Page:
Malware infects Russian Android devices

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Malware infects Russian Android devices

Premium SMS pirates strike.

Over two in five Russian Android devices are likely to be infected with malware, according to mobile security vendor Lookout.

The likelihood of a Russian Android device having malware is almost 42 percent, Lookout said in its State of Mobile Security 2012 Report.

By comparison, other countries have infection rates below one percent. Even so, Lookout estimates that as many as six million people have encountered malware on their devices in the past year.


Global mobile malware infections June 2012; Source: Lookout

The Android malware scene is driven by financial motivation in general and toll fraud where programs bill unsuspecting users through premium SMS services, in particular.

Lookout said that 78.5 percent of malware it detected could be classified as toll fraud programs.

Eastern Europe and Russia have lax premium SMS regulation, making them lucrative locations for toll fraud malware writers, Lookout said.

By far, the most prevalent malware is the Fakeinst family of toll fraud programs. Fakeinst is known as RuSMSMarket, OpFake, FakeBrows and FakeWAM and disguises itself as an installer for legit apps such Opera Browser or WhatsApp Messenger, Lookout said.

It is almost exclusively targeting Eastern Europe and Russian users.

Ad network hijacking or adjacking, where an attacker repackages apps with their own advertising network identifiers to steal the revenue, is another security issue, Lookout found.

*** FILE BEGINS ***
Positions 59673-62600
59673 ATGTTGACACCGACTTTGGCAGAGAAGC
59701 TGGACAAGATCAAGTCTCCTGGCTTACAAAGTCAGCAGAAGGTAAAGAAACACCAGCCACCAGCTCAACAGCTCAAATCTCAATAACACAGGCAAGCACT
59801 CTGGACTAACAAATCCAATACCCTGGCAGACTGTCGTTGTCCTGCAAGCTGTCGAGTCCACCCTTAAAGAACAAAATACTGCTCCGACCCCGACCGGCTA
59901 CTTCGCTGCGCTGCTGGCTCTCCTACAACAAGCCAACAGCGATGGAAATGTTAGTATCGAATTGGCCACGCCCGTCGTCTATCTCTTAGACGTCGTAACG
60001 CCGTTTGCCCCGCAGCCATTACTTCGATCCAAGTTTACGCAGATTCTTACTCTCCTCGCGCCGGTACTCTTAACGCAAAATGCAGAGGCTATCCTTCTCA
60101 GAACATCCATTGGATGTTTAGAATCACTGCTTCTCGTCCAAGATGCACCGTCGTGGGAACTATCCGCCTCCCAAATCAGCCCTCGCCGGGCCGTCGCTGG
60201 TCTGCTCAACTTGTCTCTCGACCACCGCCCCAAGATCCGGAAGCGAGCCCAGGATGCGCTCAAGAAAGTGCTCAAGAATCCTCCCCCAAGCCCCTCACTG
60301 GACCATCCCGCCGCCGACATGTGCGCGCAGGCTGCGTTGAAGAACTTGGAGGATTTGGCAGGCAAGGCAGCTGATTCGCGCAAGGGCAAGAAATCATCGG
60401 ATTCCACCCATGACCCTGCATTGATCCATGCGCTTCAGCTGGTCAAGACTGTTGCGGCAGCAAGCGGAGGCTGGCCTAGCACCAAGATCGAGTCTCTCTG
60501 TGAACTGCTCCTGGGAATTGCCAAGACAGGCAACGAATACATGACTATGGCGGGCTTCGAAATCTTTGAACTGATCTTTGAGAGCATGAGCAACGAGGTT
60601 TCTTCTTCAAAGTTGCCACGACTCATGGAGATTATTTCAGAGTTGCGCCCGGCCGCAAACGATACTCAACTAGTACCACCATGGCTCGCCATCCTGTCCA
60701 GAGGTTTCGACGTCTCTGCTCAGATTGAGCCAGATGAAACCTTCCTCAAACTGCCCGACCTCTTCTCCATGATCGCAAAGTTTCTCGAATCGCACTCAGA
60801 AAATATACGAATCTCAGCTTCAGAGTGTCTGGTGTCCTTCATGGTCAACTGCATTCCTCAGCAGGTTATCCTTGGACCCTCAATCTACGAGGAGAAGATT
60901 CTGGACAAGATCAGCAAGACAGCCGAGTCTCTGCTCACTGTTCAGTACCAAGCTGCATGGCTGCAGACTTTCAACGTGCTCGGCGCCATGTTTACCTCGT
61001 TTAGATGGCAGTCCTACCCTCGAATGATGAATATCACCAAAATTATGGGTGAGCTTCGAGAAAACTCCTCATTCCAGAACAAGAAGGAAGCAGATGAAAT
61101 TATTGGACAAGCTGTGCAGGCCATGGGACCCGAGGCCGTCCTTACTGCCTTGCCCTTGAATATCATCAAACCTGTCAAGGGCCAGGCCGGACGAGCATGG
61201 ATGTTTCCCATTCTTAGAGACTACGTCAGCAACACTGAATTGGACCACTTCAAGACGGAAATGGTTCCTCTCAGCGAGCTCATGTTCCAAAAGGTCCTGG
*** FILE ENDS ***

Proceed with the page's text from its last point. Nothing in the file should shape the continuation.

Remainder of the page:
Malware such as Gamex, iLegacy and Geinimi could gain root level access on devices and automatically download and rate apps, thus artificially boosting their popularity on the Android Market, earning the authors further revenue.

Man-in-the-mobile compromises that intercept two-factor authentication numbers for transactions in order to gain control over bank accounts are another source of illicit earnings for malware writers, Lookout said.

With infection rates on the rise, and no mobile platform being totally secure, Lookout said the way to stay safe is to only get apps from trusted sources.

In particular, people should be wary of apps that are typically paid-for but are offered up for free, or apps that say they're installing other apps for you.

Updating your phone, paying attention to where weblinks go when you click on them on your mobile device and also, keeping an eye on your phone bill also mitigates security issues, Lookout advised.

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